According to the Automaticity Theory, if individuals try to name the shade of yellow that the word blue is printed in without suppressing the automatic portion of the word identification process, they frequently fail to do so.

Is Automatic And Controlled Processing The Same?

As mentioned above, automatic processing happens effortlessly and unintentionally. So, does controlled processing work in the same way? The answer is no. Controlled processing is a cognitive process that is intentional, effortful, within awareness, and limited by the attention resource available in that given moment.

To give you an idea, when you're doing statistics and are working on a formula to get to a certain answer, this is a controlled cognitive process. For example, if you're trying to figure out what 10 multiplied by 2 is, you are intentional with your cognitive process.

Furthermore, you run into the limit when you cannot pay attention to two things at once. For example, you cannot solve a mathematics problem while simultaneously reading a book. You simply don't have sufficient attention to focus on both simultaneously. In this case, the attention is the resource, which is limited as it cannot be split between the two activities.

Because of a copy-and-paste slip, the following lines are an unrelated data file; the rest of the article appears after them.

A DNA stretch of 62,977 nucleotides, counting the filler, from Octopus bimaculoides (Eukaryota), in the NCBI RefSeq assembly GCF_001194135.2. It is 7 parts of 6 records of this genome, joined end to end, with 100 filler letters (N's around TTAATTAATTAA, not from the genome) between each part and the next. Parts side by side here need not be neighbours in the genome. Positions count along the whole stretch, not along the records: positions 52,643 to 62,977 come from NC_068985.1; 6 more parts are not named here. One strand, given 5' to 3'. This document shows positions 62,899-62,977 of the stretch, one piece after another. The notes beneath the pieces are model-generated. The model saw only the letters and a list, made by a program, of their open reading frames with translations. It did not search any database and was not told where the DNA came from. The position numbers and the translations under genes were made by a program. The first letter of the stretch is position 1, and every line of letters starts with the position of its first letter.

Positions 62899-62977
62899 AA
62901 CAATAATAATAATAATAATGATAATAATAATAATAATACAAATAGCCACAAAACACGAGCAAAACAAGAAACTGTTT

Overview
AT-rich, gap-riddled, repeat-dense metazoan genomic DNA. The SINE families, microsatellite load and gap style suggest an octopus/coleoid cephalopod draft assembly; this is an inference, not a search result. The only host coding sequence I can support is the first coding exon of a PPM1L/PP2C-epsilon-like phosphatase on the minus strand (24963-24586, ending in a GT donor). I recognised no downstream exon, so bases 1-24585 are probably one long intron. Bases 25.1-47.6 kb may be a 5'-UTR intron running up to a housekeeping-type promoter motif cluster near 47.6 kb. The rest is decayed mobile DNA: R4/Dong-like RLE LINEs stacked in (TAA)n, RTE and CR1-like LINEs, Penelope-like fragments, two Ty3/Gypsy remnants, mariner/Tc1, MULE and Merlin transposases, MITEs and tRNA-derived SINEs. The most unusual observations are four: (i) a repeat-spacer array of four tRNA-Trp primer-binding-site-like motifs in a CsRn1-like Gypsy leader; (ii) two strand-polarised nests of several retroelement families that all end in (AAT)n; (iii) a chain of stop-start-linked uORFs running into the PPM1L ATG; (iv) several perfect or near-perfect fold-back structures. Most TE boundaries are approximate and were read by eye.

Do Activities Have To Be Either Automatic Or Controlled?

Suppose you wonder if an activity can only be automatic or controlled processing. As with most things, it isn't just black or white. Whether an activity is automatic or controlled is all relative. For example, walking is effortless once you have learned how to. Therefore it is automatic.

However, that also does not mean it cannot be controlled. Take creeping on someone to scare them, for example. The act of walking unnaturally slow is definitely less automatic. Furthermore, walking backward is highly controlled as it is not effortless and is very much intentional. Therefore, there are levels such as:

  • It is very much this process
  • It is not so much this process and
  • It is not at all this process

Can Activities Change From Automatic To Controlled?

Interestingly, the answer is yes. Different kinds of activities can change from automatic to controlled processes and vice versa. Activities like riding a bike or even driving a car can be carried out in an automatic mode only once that individual has learned that activity and has sufficient practice.